The ways to see the city’s alternative side

Hamburg is perpetually on the brink of falling out with itself. On the one hand, it’s a city of convention and millionaires – Hamburg has the highest concentration in Germany – with all the associated trappings.

But Hamburg’s alternative side is in rude health and full voice too. Ranging from seediness and vice all the way to seething anti-establishment protest, here’s how to experience the full gamut of Hamburg’s edginess for yourself.

 

1. Take the rough with the sleaze

Your flight here was probably half-full with stag-do-goers, their sights set on the bawdy bars and brothels of the 1km-long Reeperbahn. Hamburg’s Kiez – as the red-light district is known here – has made a long career of chewing men up and spitting them out. Even the Beatles (who spent their professionally formative years in Hamburg) had their eyes opened by “Sin Mile”.

But it’s also a tourist destination for those with no interest in titillation. Come for the people-watching alone: you could fill a novel with the gritty stories and characters associated with venues such as Zum Silbersack bar and Mojo Club.

You can also ignore the sex entirely – many locals do. The St. Pauli Theater overlooks the Reeperbahn, studiously ignoring the goings-on before it, while the Kiez also boasts Cuneo, one of the city’s finest Italian restaurants.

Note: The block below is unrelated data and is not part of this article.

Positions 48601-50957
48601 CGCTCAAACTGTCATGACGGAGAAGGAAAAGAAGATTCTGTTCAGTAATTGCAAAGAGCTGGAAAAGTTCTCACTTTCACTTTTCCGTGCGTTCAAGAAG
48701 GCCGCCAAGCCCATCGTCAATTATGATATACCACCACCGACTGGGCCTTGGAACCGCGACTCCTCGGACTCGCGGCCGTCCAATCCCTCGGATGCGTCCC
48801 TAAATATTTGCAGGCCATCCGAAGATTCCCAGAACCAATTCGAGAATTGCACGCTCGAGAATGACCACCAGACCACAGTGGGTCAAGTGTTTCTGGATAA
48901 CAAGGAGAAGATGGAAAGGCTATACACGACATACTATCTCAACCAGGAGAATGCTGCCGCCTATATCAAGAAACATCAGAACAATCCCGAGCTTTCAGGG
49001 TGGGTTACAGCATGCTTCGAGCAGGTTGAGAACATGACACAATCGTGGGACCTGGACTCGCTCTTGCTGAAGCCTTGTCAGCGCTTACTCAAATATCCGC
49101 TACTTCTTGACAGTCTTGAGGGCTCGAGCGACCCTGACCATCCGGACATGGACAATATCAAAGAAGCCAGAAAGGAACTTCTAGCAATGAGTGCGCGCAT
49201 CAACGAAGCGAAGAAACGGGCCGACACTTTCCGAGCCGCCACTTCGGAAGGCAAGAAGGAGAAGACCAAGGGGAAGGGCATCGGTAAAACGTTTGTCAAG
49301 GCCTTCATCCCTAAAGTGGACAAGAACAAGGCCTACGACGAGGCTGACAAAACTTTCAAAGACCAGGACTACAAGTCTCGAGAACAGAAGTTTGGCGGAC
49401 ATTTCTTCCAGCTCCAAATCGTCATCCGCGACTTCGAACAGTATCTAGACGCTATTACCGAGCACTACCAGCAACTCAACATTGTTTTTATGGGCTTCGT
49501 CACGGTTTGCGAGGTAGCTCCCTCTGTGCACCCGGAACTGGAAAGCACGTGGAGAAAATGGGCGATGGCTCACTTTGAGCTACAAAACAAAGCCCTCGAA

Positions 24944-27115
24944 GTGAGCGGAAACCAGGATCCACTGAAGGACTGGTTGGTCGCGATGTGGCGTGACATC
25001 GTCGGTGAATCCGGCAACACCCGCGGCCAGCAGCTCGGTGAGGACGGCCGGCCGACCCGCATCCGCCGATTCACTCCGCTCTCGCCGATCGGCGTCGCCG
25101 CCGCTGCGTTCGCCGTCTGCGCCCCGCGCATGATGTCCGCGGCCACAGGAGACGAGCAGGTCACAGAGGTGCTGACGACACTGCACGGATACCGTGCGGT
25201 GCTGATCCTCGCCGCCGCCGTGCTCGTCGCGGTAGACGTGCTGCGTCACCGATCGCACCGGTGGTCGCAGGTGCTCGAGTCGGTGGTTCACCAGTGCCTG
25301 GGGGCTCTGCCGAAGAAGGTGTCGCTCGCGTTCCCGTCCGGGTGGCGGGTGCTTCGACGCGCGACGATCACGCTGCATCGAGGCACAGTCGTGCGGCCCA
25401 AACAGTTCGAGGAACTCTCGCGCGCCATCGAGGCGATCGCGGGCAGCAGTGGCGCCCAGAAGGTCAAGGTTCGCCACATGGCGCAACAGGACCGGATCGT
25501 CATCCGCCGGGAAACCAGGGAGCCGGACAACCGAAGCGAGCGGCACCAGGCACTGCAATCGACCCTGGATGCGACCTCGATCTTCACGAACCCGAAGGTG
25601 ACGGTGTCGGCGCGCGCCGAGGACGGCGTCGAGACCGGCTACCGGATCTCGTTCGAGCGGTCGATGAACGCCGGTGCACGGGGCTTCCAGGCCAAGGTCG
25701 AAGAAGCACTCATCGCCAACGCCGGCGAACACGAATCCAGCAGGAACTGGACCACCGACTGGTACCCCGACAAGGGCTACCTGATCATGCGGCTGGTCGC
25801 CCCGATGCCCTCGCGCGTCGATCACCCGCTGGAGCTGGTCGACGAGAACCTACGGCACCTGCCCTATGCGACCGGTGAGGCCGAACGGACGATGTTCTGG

2. Embrace the skull and crossbones in St. Pauli

The Reeperbahn may be located in the St. Pauli neighbourhood, but this area doubles as the beating heart of Hamburg’s anti-establishment identity. The local football team, with its skull and crossbones regalia, is the most visible symbol of this attitude, and FC St. Pauli’s culture of punk, tolerance and anti-establishment resistance is tremendously refreshing. Catch a game if you can.

Step off the Reeperbahn and the mood changes utterly. St. Pauli is a peaceful, leafy, village-like place down streets such as Wohlwillstrasse and Grüner Jäger. On the former you’ll find St. Pauli’s tourist office, which looks like a minimal, artfully dishevelled café-cum-art space. Its gift items include indie bands playing cards, vegan and Fairtrade products, and badges depicting a Swastika-crushing fist.